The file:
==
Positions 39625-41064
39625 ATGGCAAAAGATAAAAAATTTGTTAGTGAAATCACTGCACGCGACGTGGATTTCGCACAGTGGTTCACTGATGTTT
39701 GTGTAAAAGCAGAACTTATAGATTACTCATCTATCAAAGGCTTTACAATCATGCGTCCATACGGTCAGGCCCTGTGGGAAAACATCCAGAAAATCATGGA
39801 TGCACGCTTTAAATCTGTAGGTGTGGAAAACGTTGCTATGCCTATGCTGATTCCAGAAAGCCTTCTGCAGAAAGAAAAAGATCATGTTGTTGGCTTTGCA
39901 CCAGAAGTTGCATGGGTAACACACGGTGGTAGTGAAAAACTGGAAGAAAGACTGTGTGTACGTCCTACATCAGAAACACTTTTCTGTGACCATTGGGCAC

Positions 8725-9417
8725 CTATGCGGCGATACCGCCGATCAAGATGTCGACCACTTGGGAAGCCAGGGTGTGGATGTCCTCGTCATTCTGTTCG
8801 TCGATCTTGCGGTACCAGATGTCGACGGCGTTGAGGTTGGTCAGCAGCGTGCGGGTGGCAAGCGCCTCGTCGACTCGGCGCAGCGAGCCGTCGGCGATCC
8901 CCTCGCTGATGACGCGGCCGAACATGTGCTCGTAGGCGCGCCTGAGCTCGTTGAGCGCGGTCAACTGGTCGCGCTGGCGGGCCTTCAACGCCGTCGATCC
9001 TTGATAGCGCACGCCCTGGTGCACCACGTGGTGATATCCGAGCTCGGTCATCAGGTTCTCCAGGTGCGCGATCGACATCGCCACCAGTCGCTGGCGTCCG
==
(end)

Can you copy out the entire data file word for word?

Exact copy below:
Positions 39625-41064
39625 ATGGCAAAAGATAAAAAATTTGTTAGTGAAATCACTGCACGCGACGTGGATTTCGCACAGTGGTTCACTGATGTTT
39701 GTGTAAAAGCAGAACTTATAGATTACTCATCTATCAAAGGCTTTACAATCATGCGTCCATACGGTCAGGCCCTGTGGGAAAACATCCAGAAAATCATGGA
39801 TGCACGCTTTAAATCTGTAGGTGTGGAAAACGTTGCTATGCCTATGCTGATTCCAGAAAGCCTTCTGCAGAAAGAAAAAGATCATGTTGTTGGCTTTGCA
39901 CCAGAAGTTGCATGGGTAACACACGGTGGTAGTGAAAAACTGGAAGAAAGACTGTGTGTACGTCCTACATCAGAAACACTTTTCTGTGACCATTGGGCAC

Positions 8725-9417
8725 CTATGCGGCGATACCGCCGATCAAGATGTCGACCACTTGGGAAGCCAGGGTGTGGATGTCCTCGTCATTCTGTTCG
8801 TCGATCTTGCGGTACCAGATGTCGACGGCGTTGAGGTTGGTCAGCAGCGTGCGGGTGGCAAGCGCCTCGTCGACTCGGCGCAGCGAGCCGTCGGCGATCC
8901 CCTCGCTGATGACGCGGCCGAACATGTGCTCGTAGGCGCGCCTGAGCTCGTTGAGCGCGGTCAACTGGTCGCGCTGGCGGGCCTTCAACGCCGTCGATCC
9001 TTGATAGCGCACGCCCTGGTGCACCACGTGGTGATATCCGAGCTCGGTCATCAGGTTCTCCAGGTGCGCGATCGACATCGCCACCAGTCGCTGGCGTCCG